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Choices and Challenges
The key choice, especially for the Ultime class giants and the IMOCA classes is whether to make south with more favourable breezes while they last, to try and deal with the expanding Azores high pressure system, to mark time on an average course and see how the models change with time, or to stay north closer to the rhumb line course.
The big move has been that of Franck Cammas on the giant Groupama 3, who has chosen to try and break on through the eastern side of the high pressure as it spreads eastwards to the Portuguese coast. The Jules Verne record holding skipper had already dealt with the Bay of Biscay by afternoon today and when he was contacted by the Route du Rhum- La Banque Postale radio vacations he confirmed that he was already close in to Cape Finisterre. By late afternoon Groupama 3, lying in third place, was 33 miles SW of the famous point, having passed only 13 miles off. Making just over 22 knots in 12 knots of NW'ly breeze, Francis Joyon on Idec and Yvann Guichard on the course record holding Gitana XI were lining up for the same strategy, with Idec 65 miles NW of Groupama.
The middle course of Thomas Coville on Sodebo, who has lead consistenly through the first classifications, still keeps him in the lead with a margin of more than 45 miles on Sidney Gavignet on Oman Air Majan. Gavignet is set for the more northerly strategy, tacking back to the NW around midday as the wind headed, diverging sharply with Cammas' who believes he has the speed and power to get south quick enough down the eastern fringe of the course.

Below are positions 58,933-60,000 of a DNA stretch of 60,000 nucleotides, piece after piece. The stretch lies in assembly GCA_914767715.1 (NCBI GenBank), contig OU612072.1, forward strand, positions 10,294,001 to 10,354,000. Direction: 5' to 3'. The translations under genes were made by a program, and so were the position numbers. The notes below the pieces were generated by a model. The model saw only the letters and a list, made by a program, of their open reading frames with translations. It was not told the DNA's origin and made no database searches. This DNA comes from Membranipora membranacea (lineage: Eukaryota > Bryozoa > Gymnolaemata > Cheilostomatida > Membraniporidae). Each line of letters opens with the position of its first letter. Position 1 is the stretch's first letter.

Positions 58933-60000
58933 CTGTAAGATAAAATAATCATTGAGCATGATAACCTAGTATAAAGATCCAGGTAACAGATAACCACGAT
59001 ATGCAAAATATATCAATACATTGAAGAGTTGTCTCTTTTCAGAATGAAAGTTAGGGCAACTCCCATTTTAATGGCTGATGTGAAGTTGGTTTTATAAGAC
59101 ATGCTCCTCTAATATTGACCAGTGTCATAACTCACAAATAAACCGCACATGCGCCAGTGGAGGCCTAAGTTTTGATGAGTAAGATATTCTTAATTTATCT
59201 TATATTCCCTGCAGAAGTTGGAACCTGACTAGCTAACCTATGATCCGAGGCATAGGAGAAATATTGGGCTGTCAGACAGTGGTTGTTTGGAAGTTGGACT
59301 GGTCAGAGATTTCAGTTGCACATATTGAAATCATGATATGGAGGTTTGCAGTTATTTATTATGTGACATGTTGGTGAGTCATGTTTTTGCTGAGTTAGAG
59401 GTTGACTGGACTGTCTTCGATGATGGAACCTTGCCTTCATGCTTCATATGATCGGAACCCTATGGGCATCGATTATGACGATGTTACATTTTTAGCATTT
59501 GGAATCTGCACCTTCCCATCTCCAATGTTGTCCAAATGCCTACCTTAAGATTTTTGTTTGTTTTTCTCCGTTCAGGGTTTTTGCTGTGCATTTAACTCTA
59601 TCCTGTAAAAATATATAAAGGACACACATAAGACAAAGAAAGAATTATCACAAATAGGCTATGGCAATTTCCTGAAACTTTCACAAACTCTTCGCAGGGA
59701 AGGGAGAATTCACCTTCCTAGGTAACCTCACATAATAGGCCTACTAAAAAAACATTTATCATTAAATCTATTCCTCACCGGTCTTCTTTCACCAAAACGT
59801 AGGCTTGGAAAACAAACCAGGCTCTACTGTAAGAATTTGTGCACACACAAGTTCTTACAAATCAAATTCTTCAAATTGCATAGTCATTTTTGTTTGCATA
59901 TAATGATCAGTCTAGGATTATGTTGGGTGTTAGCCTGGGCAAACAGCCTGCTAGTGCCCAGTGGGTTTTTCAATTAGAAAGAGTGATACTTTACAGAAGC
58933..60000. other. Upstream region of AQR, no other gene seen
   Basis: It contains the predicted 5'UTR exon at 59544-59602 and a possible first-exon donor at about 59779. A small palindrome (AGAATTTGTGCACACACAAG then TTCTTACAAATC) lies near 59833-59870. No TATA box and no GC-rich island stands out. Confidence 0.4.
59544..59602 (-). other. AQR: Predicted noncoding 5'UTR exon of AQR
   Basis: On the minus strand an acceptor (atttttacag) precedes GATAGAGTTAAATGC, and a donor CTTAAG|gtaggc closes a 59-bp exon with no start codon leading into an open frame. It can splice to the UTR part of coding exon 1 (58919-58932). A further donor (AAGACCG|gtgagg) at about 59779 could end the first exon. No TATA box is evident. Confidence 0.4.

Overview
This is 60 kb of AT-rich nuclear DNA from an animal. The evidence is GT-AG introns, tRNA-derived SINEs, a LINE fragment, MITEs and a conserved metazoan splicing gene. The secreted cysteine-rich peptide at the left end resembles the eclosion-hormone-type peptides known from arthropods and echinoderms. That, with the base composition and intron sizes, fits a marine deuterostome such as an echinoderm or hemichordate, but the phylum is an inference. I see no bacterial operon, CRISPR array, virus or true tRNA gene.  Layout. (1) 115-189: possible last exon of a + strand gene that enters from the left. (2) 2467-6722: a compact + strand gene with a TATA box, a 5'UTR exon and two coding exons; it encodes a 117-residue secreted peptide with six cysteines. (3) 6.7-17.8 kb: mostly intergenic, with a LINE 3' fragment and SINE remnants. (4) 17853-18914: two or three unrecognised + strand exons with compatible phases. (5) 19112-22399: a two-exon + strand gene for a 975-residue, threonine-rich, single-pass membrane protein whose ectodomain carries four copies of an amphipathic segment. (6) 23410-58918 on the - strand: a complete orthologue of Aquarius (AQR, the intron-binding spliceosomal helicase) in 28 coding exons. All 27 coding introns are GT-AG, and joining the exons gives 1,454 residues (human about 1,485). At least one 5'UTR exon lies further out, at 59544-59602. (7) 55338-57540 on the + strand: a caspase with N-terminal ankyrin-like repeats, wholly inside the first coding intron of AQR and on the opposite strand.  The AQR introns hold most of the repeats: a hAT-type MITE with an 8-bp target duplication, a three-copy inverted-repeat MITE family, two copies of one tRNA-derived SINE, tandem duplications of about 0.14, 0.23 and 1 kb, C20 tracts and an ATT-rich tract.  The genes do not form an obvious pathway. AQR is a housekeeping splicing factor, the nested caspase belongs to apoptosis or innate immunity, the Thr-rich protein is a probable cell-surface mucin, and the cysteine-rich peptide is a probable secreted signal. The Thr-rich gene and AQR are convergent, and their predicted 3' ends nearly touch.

The IMOCA Open 60's talented young rookie, 29 year old Christopher Pratt on the Finot Conq designed DCNS 1000 was pleased to be firmly in the mix through these early stages, running third for much of the day and dicing with the on form Armel Le Cléac'H, double winner of the key Figaro races this season, who had moved up to third on BritAir, the very similar Finot-Conq design, though BritAir was first to tack NW this afternoon.
So far the hot Class 40 fleet has gone very much to form with many of the favourites taking a spell at or near the front of a very competitive fleet. Their strategic options are very similar and clearly choices were being assimilated, but Swiss skipper Bernard Stamm on Cheminées Poujoulat has been setting an electric pace on the Rogers design, with a jump of around six miles ahead of double Mini winner Thomas Ruyant on Destination Dunkerque and Nicolas Troussel on Credit Mutuel de Bretagne.